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The PreTeXt Guide

Section 44.2 Numbering Options

How various items get numbered can be controlled by specifying levels. For pieces of content (e.g. <example>, <fn>, …) the level will be the number of separators in the number, usually periods. To fully understand these options, carefully read Section 26.2 and Section 26.3.
You can stop numbering divisions at some depth. For example, you may want your <book> (without parts) to have numbered <subsection>, but numbers on the few <subsubsection> is just too messy and not necessary. Then you would set the publication file entry
to the value 3 to number <chapter>, <section>, and <subsection>, only. (Note this is the exception, you will get at most two separators in a division number in this case.) So you can think of this as the maximum level for numbers on divisions. Just be careful not to try to number other objects (described next) to a greater level, as that is impossible, and so will generate a warning and the default will be substituted.
For items within a division, various groups of objects are numbered consecutively, with a hierarchy given by a level. These numbers are controlled by
whose values should be integers (zero is a possibility) that do not exceed the maximum level specified for divisions.
Chapters of a <book> may start numbering from something other than one. This feature is not available in a book with structural parts (rather than decorative parts). Read about this at the end of Section 26.3 and Best Practice If you still want to proceed, then set the publication file entry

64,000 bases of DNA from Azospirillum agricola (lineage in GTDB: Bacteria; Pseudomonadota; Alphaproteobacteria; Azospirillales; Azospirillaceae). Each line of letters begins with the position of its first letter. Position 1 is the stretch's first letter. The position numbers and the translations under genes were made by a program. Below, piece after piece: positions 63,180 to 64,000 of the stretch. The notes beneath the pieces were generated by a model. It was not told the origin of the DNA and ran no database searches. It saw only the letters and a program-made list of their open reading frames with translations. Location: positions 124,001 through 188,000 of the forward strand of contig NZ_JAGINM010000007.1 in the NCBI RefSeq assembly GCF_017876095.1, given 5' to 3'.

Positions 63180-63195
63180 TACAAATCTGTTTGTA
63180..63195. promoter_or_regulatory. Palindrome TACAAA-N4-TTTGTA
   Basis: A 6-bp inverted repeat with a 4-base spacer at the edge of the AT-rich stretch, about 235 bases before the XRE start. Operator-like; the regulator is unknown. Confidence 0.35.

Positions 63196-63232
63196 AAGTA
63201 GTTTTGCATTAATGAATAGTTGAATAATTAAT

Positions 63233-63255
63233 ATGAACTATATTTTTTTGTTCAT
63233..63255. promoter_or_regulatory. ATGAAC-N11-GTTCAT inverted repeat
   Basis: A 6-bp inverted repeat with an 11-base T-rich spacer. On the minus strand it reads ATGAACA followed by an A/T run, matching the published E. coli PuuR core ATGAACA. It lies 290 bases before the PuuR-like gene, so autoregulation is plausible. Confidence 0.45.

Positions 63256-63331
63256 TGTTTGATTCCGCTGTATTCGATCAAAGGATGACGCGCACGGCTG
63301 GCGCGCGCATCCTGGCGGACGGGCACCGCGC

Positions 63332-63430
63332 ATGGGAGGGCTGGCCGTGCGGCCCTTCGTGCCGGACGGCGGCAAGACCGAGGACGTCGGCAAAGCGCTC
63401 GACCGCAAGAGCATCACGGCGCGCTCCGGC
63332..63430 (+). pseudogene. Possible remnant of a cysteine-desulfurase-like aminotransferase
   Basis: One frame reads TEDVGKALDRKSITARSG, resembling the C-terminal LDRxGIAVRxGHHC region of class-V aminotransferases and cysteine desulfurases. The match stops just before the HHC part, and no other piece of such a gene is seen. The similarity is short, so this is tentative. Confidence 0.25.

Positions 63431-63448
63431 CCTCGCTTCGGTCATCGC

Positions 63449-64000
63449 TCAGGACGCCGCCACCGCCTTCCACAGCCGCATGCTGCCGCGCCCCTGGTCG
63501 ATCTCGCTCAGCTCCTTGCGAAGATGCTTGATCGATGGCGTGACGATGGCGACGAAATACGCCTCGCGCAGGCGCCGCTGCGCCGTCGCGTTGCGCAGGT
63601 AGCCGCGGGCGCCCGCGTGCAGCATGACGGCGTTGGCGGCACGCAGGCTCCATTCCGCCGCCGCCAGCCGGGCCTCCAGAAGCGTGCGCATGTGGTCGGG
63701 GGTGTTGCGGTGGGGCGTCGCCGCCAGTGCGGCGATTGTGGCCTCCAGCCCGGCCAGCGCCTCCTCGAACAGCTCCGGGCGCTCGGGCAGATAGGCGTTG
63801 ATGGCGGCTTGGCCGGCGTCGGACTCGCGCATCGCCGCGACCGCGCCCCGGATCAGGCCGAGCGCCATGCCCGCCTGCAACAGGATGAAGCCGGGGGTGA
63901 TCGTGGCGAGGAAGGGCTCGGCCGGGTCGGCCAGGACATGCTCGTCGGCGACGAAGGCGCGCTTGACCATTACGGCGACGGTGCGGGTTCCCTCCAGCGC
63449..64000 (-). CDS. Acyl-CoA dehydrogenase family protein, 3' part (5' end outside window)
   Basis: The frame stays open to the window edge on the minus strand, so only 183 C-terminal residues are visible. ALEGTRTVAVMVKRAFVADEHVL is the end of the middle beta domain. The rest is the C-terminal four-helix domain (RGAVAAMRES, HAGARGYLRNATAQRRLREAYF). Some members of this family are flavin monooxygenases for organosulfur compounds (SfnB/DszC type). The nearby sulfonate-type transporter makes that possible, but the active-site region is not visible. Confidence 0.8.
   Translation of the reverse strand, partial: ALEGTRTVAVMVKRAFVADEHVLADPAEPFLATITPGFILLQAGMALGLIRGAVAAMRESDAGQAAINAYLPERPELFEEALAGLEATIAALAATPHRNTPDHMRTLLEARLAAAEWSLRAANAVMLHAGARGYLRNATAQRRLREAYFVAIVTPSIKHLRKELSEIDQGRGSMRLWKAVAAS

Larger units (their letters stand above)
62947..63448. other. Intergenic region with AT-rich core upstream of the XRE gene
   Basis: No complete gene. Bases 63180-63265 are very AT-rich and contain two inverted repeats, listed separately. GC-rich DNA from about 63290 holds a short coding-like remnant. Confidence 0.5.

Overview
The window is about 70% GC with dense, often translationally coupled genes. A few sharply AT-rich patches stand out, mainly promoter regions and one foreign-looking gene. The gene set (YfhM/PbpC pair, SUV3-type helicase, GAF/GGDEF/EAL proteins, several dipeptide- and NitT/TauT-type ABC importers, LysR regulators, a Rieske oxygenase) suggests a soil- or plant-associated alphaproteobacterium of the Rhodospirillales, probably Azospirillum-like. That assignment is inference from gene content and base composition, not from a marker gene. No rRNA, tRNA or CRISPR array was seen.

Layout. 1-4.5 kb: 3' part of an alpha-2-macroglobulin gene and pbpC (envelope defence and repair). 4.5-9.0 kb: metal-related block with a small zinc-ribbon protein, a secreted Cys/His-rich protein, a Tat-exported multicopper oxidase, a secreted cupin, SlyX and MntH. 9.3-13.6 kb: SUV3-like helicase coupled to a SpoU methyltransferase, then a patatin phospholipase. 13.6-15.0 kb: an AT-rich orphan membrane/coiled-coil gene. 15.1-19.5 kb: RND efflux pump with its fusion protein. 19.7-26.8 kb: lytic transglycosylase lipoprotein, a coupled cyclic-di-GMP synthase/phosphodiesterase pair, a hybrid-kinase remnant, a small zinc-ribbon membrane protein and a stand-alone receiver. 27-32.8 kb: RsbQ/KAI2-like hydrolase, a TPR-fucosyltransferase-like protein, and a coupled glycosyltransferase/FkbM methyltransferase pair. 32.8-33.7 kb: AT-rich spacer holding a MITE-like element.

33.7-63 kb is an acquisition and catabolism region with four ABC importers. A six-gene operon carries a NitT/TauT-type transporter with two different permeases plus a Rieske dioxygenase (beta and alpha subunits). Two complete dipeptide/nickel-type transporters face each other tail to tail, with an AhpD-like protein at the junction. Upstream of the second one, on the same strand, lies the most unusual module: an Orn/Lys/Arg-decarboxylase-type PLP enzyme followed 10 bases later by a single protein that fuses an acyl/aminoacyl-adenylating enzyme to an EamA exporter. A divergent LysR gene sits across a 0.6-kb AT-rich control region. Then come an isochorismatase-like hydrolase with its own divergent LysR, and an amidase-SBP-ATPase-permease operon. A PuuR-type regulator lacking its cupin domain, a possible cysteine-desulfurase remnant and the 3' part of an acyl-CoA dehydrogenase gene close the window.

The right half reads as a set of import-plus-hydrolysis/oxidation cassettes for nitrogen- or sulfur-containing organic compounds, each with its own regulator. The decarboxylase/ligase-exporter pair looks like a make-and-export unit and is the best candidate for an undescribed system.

to the desired value of the first chapter.
A <book> with <part> may have the parts numbered to reflect two different structures, decorative or structural. Set the publication file entry
to decorative (the default) or structural.
When a <book> is designed to have structural parts, then there is an expectation that the part divisions are important or relevant (at least moreso than in the case of decorative parts). Then, to choose to number objects (blocks, equations, etc.) at level 0, crossing part boundaries, strikes us as an odd choice. So odd that there is a small bug at issue #1650 1 , which might be solved by simply banning this combination.
For more on divisions, and their numbering see Section 4.6.
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